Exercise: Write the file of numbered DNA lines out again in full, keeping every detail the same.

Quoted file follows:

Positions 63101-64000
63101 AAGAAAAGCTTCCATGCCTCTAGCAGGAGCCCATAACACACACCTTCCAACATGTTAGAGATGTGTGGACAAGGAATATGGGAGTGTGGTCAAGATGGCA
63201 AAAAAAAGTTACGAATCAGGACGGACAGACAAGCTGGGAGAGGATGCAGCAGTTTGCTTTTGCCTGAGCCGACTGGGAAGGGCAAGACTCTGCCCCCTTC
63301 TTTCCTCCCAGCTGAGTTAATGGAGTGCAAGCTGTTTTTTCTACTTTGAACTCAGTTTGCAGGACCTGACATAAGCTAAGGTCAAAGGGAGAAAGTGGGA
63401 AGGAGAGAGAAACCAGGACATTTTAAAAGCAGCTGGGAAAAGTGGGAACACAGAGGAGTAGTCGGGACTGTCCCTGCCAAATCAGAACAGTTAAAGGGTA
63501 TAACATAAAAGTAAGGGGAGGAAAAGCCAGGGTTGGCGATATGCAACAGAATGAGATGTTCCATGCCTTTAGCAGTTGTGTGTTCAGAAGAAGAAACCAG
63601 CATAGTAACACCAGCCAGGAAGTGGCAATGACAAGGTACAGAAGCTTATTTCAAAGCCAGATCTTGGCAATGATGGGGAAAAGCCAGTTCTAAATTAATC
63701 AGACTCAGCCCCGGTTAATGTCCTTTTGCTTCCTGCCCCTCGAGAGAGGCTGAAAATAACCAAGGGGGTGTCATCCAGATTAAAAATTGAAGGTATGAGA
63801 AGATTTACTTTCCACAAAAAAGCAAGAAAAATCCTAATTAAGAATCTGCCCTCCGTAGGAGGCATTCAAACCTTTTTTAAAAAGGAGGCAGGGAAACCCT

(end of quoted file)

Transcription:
Positions 63101-64000
63101 AAGAAAAGCTTCCATGCCTCTAGCAGGAGCCCATAACACACACCTTCCAACATGTTAGAGATGTGTGGACAAGGAATATGGGAGTGTGGTCAAGATGGCA
63201 AAAAAAAGTTACGAATCAGGACGGACAGACAAGCTGGGAGAGGATGCAGCAGTTTGCTTTTGCCTGAGCCGACTGGGAAGGGCAAGACTCTGCCCCCTTC
63301 TTTCCTCCCAGCTGAGTTAATGGAGTGCAAGCTGTTTTTTCTACTTTGAACTCAGTTTGCAGGACCTGACATAAGCTAAGGTCAAAGGGAGAAAGTGGGA
63401 AGGAGAGAGAAACCAGGACATTTTAAAAGCAGCTGGGAAAAGTGGGAACACAGAGGAGTAGTCGGGACTGTCCCTGCCAAATCAGAACAGTTAAAGGGTA
63501 TAACATAAAAGTAAGGGGAGGAAAAGCCAGGGTTGGCGATATGCAACAGAATGAGATGTTCCATGCCTTTAGCAGTTGTGTGTTCAGAAGAAGAAACCAG
63601 CATAGTAACACCAGCCAGGAAGTGGCAATGACAAGGTACAGAAGCTTATTTCAAAGCCAGATCTTGGCAATGATGGGGAAAAGCCAGTTCTAAATTAATC
63701 AGACTCAGCCCCGGTTAATGTCCTTTTGCTTCCTGCCCCTCGAGAGAGGCTGAAAATAACCAAGGGGGTGTCATCCAGATTAAAAATTGAAGGTATGAGA
63801 AGATTTACTTTCCACAAAAAAGCAAGAAAAATCCTAATTAAGAATCTGCCCTCCGTAGGAGGCATTCAAACCTTTTTTAAAAAGGAGGCAGGGAAACCCT